Lifelong resident creates Monticello history on Facebook

Posted August 29, 2013 at 10:57 am

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PHOTO: Bob Hendricks created the popular Facebook page “Memories of Growing Up in Monticello, Iowa” a couple years ago. Today, the page is visited by local residents and former residents all over the country, reminiscing about life in Monticello.

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PHOTO: This photo, dated Feb. 19, 1961, is a scene of downtown Monticello. The Monte Theatre was showing “No Room for the Groom.” Many people on Hendricks’ Facebook page commented on how much they missed the movie theatre. (Photo from “Memories of Growing Up in Monticello, Iowa”)

 

By Kim Brooks, Express Editor

If you grew up in Monticello, no matter the decade, there are certain things you recall about your childhood here. Some may remember the Monte Theatre, while others reminisce about the Great Jones County Fair or their time spent on the Maquoketa River in the summer.

No matter your history here in Monticello, one lifelong resident decided to create a place where everyone could share their memories of Monticello, Iowa. A couple of years ago, Bob Hendricks created the Facebook page “Memories of Growing Up in Monticello, Iowa.” Since he started it in November of 2011, the page has taken off and is a hit with so many, almost 900 people, in fact.

“I grew up here and wanted to give people a place to share their own memories,” Hendricks said.

Before he created the page on the popular social media website, Hendricks did some research to make sure there was not another page out there. He didn’t want to create competition.

Around the time he got the idea, Hendricks said so many businesses were closing in town: Hardee’s, Family Foods and the skating rink, Skateway, was being torn down.

“I didn’t want people to forget about these places,” he said of the town’s history. “These places were part of my childhood.”

Looking at all of the historical pictures on “Memories of Growing Up in Monticello, Iowa,” it takes you back. There are photos of the fair from years past, old pictures of downtown Monticello and the businesses that have come and gone, pictures of horse drawn buggies parked next to businesses along a dirt road and so much more! It takes one hours just to see all of the historical scenes.

“I didn’t really have a vision for what I wanted the page to be,” explained Hendricks. “Just a place for people to share memories with others.”

Many of the old photos Hendricks finds online at history sites like www.iowajones.org or www.delcampe.net, a place where people sell old stamps and postcards. You’d be surprised how many postcards Hendricks has purchased himself of historic scenes of Monticello. He’s also found images on Amazon and Ebay of Monticello memorabilia that people are selling online.

Hendricks purchased an envelope dated 1899. It was addressed to a Mr. Otto Otten in Germany, with a Monticello return address. He said this has been the oldest piece of history he’s found so far.

He also came across a book that references mobster Al Capone and his wanting to run for mayor of Monticello.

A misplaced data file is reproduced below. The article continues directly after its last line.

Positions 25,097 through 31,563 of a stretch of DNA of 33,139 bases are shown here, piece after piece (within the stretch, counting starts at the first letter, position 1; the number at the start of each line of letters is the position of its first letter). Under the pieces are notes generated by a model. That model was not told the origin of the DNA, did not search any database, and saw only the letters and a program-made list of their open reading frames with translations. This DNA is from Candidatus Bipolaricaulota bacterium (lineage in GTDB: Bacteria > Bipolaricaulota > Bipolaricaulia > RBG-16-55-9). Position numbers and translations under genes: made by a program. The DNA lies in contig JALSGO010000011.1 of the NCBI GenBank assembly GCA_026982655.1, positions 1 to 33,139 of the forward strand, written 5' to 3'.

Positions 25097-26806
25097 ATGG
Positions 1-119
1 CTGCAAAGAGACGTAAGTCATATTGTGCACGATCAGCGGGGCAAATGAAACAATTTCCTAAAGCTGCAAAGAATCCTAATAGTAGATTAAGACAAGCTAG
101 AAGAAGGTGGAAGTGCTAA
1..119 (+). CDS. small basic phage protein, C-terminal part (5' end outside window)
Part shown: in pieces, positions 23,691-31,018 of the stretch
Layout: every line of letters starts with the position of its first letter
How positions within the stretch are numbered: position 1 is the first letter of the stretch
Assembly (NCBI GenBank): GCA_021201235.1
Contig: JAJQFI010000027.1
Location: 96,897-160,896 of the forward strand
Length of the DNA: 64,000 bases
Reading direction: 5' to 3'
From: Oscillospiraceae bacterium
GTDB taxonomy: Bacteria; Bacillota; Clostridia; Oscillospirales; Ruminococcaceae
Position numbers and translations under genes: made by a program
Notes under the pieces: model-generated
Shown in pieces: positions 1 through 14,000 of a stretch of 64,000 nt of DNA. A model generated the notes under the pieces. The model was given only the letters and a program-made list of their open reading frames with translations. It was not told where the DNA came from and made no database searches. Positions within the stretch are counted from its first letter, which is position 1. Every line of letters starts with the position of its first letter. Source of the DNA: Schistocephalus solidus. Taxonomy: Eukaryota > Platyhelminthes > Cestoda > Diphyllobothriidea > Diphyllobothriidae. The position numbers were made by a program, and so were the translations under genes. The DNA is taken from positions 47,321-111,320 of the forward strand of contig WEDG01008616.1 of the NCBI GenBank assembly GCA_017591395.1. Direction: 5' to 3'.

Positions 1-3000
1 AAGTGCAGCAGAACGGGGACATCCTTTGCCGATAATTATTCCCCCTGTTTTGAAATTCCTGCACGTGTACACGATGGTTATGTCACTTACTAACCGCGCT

Every time Hendricks posts a nostalgic photo of Monticello, he gets numerous comments and “likes” from current and former Monticello residents. He said it gives people a platform to share their memories.

“It makes people happy,” he said.

He also encourages people to share their photos of Monticello. Another facet to the “Memories of Growing Up in Monticello, Iowa” page includes current photos as well. Hendricks said he wants to share current news of the town as well with those living far away. For instance, he shared news of Logan McQuillen’s historic wrestling win last season.

“The page creates all kinds of memories,” he said, “old and new.”

While he created and maintains the Facebook page, Hendricks said he didn’t do it for praise. It was just something he thought people would find interesting and fun to spend time looking at.

“It’s something of a hobby I do in my spare time,” he said. “I just wanted the page to remind people of a simpler time, to brighten their day.”

While he knows people enjoy reading his posts, he also enjoys hearing from others and reading their memories as well. “Everything means something different to someone else.”

Sometimes, Hendricks will get requests from people, asking if he’s able to locate a photo of a certain business or home in Monticello. He then graciously takes the time to acknowledge those requests, if he can.

In keeping track of the activity on the page, Hendricks said there are people from 30 different states connecting on his Facebook page.

“They all lived here when they were younger,” he said. “It brings them back.”

One picture he posted was the former Dairy Mart, which received a lot of attention from people sharing their memories of going there for a treat. It got 200-plus “likes” and over 50 comments. Hendricks said he even got feedback from Rex Cheney’s son. Rex used to own the Dairy Mart. He said so many people were commenting on the tenderloin and onion rings they used to get from the Dairy Mart that Cheney’s son offered everyone the recipes.

“It meant so much to the family that I posted the photo,” Hendricks said. “It was neat they gave back to those who gave them business for so many years.”

Of all the photos and comments coming and going on his Facebook page, Hendricks said he learns just as much as the next guy concerning different memories of Monticello. “It spurs people to dig up the history of Monticello.”

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PHOTO: This undated photo of downtown Monticello shows the dirt road that is now First Street and a horse drinking from a trough to the right.  That trough is now at Riverside Gardens.

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